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Two Esieku Figures

Two Esieku Figures

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Two Esieku Figures, normally depicted as a couple, in the style of Benin. In Benin, physical deformities were traditionally associated with certain functions in the palace. Dwarfism fits the position of court jesters perfectly because it was considered amusing in itself, as it was in European courts.

They are also referred to as Akaeronmwon, which indicates their function as collectors of news for the Oba. Despite their direct relationship with the Oba, they did not have the rank of nobles and were valued for their relationship with the underworld, witches and other spirit beings. Whether these bronzes stood on altars is uncertain and is a matter of conjecture.

The dwarves are in relatively good condition. Some holes, which are probably caused by corrosion, and a large dent on the back of the head of one of the dwarves are documented by corresponding photos; photo wj (last photo sequence).

What is particularly striking is the extremely naturalistic style of representation, which is particularly evident in their facial features. Felix von Luschan famously said that the Benin bronzes were in no way inferior to the work of Benvenuto Celli and were artistically on the same level. But when this bronze was cast, Cellini was not even alive. In the meantime, examples have emerged that are said to be almost 700 years old. This means that we are not in the sixteenth century (Cellini was born in 1500 and died in 1571) but in the last quarter of the fourteenth century. A portrait like this was created in Africa around 1370. Almost 200 years earlier. Luschan's enthusiasm would have been long before the time of Cellini, the immediate successor to Giotto, if Luschan had known about these sculptures, which are more likely to be attributed to the Ife style than the Benin style, and their great age. Nor was it a "religious motif", but rather we see the portrait of a bearded young man whose small stature would have given little cause for idealisation or religious exaltation. It is a realism that can hardly be surpassed in objectivity and was only expressed much later by Dürer or Leonardo. It all sounds a bit "superlative". But on closer inspection I cannot come to a different conclusion: this is a sculptural masterpiece, long before Cellini thought of casting the magnificent doors of the Baptistery in Florence.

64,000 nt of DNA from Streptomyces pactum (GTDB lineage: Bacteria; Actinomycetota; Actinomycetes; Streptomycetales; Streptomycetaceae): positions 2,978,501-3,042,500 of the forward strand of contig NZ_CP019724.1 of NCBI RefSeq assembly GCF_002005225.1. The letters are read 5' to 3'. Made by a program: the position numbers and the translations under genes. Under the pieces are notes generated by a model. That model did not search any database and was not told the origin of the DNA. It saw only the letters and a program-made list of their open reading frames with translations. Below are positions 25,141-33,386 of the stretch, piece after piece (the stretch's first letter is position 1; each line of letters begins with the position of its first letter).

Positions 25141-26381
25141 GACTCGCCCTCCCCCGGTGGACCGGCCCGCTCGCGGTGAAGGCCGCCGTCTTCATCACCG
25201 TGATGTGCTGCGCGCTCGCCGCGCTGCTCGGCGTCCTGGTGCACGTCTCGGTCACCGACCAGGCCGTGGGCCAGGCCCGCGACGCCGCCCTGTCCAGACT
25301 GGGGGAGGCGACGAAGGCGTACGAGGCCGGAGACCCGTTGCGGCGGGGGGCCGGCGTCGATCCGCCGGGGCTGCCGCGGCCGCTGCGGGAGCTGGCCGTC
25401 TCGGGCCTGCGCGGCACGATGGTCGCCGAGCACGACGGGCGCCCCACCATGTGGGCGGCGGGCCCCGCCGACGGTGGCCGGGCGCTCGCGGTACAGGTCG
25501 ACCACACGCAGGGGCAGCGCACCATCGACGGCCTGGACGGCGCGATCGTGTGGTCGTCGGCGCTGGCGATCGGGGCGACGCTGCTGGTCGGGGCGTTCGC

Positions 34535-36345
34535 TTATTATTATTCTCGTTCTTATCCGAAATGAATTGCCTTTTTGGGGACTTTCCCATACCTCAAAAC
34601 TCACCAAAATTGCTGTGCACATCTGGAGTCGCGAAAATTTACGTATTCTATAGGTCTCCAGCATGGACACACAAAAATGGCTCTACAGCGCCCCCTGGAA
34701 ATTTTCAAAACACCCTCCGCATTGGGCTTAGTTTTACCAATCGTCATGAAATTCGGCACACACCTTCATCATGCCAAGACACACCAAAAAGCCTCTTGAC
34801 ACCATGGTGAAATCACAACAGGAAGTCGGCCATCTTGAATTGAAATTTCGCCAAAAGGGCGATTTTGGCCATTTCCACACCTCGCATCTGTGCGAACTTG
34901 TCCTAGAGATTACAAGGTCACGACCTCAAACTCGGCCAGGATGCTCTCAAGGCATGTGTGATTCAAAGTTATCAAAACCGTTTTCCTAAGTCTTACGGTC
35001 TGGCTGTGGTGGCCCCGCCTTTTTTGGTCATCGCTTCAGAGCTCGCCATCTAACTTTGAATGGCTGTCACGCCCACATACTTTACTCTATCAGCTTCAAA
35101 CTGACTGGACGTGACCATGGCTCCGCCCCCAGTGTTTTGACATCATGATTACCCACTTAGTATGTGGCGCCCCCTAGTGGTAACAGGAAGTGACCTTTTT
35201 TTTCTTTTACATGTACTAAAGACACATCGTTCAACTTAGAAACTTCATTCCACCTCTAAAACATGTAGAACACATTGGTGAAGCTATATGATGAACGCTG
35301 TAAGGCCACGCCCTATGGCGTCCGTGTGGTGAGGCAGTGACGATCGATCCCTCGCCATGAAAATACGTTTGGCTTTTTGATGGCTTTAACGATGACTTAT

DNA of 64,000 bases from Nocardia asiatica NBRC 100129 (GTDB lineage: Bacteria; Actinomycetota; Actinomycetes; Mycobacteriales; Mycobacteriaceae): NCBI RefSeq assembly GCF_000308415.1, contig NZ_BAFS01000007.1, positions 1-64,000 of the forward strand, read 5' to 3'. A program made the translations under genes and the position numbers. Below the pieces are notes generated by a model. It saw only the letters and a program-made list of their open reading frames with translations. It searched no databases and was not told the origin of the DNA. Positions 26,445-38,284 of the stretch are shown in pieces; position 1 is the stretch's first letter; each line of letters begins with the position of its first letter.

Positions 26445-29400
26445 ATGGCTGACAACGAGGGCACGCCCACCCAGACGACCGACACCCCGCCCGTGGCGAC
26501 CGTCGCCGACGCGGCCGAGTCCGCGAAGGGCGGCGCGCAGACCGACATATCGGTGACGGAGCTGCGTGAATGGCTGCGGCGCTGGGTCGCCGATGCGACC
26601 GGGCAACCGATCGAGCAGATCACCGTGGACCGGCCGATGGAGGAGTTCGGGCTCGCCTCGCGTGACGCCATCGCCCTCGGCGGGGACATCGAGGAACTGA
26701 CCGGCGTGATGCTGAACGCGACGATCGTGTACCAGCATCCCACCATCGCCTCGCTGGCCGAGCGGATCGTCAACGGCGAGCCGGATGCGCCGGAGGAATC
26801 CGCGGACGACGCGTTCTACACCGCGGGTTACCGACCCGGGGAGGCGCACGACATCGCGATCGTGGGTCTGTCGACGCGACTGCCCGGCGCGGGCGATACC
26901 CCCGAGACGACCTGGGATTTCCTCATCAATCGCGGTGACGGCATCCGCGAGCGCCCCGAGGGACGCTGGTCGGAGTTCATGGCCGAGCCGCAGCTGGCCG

However, when von Luschan described the "Wiener Zwerge", aaO. S. 299/ 300.his interest was primarily in the medical analysis of the visible deformations, and the art-historical enthusiasm for the Benin bronzes, which Luschan himself had and which he shared with his Viennese colleague von Heger, took a back seat. This may be the reason why the extraordinary realism, unusual for Benin portraits, which we know in Europe as the Early Renaissance, did not come into his field of vision.

Felix von Luschan: Die Altertümer von Benin, Band 1, Berlin 1919, S. 299/ 300.
Philip J. C. Dark: An introduction to Benin art and technology, Oxford 1973, S. 97.
Paula Girshick Ben-Amos: The art of Benin, London 1995, S. 43.
Barbara Plankensteiner( Editor): Benin. Könige und Rituale. Höfische Kunst aus Nigeria, Wien 2007, S. 308 - 311.

Height: 62 cm / 61 cm
Weight: 10 kg / 11,33 kg

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